Justified Concerns Over Free Speech Following Parler Ban


Was Parler’s total deplatforming justified or attempted political suppression? (Credit: BusinessInsider)

Following the riots on Capitol Hill, social media providers took the prerogative of cracking down on “far-right and conspiracy groups.” However, the deplatforming of Parler raises concerns about the decisions of these providers. Will this new wave of censorship protect us from dangerous ideologies, or is it just an excuse to excise the opposing political party and shut down free speech?

“There’s really no denying it: Big Tech leans Democrat,” senior Saul Ades said. “It’s scary when you see institutions that hold so much power siding with one political party. It allows for a dangerous double standard in free speech.”

The “double standard” Ades references not only exists but is also comically obvious at times. Parler’s removal was a result of the app’s insufficient policing of user posts, allowing for too many posts that encouraged violence and crime, according to Google, Apple and Amazon. 

Yet sites like Facebook and Twitter have remained online, despite a growing amount of evidence highlighting their role in the organization of riots at the Capitol and over the summer. The conclusion is clear: Parler was targeted for its conservative base. 

North High students hold differing opinions regarding the ban. Senior Sophie Yellis said that “the Parler ban was justified.” After all, “Apple is a private company, so it has the right to ban an app where people incite violence, especially on the vice president just because he declared Joe Biden the winner of the presidential election.”

As Yellis points out, the providers are legally allowed to deem people dangerous and refuse them service. However, not only is the suppression of free speech completely counter with traditional American culture, but it is also a terrible policy decision. When 8Chan, a platform for neo-Nazis and incels, was shut down in 2019, what resulted was not the eradication of a dangerous ideology but rather an alt-right diaspora to other websites, including Parler.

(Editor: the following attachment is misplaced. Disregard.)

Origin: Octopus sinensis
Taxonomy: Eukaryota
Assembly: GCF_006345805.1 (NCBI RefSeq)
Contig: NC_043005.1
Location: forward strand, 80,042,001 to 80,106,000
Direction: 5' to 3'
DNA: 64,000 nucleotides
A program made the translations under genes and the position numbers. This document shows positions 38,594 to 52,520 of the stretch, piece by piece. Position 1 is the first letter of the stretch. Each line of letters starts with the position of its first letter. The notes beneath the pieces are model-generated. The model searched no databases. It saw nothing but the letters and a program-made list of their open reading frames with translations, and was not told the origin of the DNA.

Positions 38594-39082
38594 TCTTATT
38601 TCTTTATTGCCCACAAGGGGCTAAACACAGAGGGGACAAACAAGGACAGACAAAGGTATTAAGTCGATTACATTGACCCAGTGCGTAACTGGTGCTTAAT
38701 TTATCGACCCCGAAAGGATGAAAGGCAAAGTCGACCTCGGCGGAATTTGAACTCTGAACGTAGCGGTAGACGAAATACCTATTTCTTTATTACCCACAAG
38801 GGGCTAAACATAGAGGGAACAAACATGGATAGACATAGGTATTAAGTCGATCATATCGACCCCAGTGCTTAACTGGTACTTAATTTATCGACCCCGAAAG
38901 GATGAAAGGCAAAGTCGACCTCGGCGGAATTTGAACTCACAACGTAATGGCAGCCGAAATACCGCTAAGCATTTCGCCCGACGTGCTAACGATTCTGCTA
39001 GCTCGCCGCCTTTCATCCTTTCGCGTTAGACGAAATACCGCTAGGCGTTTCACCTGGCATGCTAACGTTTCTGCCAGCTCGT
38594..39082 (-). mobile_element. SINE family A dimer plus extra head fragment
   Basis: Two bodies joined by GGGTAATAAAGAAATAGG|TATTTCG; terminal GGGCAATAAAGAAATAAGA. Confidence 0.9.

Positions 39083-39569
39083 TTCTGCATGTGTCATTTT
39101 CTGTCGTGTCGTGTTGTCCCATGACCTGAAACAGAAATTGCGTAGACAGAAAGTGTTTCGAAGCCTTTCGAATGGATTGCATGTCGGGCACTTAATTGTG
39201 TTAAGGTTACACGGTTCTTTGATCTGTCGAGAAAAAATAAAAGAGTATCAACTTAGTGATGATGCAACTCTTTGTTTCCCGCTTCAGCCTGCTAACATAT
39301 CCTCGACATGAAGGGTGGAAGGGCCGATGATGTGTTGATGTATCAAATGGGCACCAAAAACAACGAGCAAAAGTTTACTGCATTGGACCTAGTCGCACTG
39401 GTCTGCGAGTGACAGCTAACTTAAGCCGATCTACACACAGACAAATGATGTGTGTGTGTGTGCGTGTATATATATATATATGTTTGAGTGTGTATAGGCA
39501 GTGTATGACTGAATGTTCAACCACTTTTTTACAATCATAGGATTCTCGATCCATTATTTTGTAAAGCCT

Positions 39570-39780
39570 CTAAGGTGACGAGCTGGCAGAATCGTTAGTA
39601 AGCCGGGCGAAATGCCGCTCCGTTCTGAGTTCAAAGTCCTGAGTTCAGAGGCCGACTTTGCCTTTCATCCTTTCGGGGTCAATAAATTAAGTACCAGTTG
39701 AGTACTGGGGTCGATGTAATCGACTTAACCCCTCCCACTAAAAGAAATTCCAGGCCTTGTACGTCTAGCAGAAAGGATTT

The homepage of 8chan, which has since been purged of its alt-right community and rebranded as 8kun. (Credit: BBC)

It’s a bad idea and policy to censor people like that in most cases,” junior Joshua Li said. Clearly, the “underlying intent is just to silence the political opposition. Even rubes have the right to free speech.” 

As Big Tech consolidates more power in how free speech is conducted, some believe that the current legislature should be adjusted to protect the principle of free speech from these companies. 

“On the surface, the ban of Parler seems fine,” sophomore Taikary Jiang said. “But if we think about it, it’s scary that a Big Tech company has the ability to decide and regulate what we see and, as a result, what we think. In my opinion, the government should take action to protect our freedom of thought from Big Tech.” 

Superficially, the shutting down of dangerous discourse seems like a great idea. However, looking beyond the misleading aesthetics of what Big Tech is doing, censorship reveals itself to be an immoral, counterintuitive and risky decision. In this new age of communication, social media platforms must facilitate free speech, even if free speech goes against the company’s image.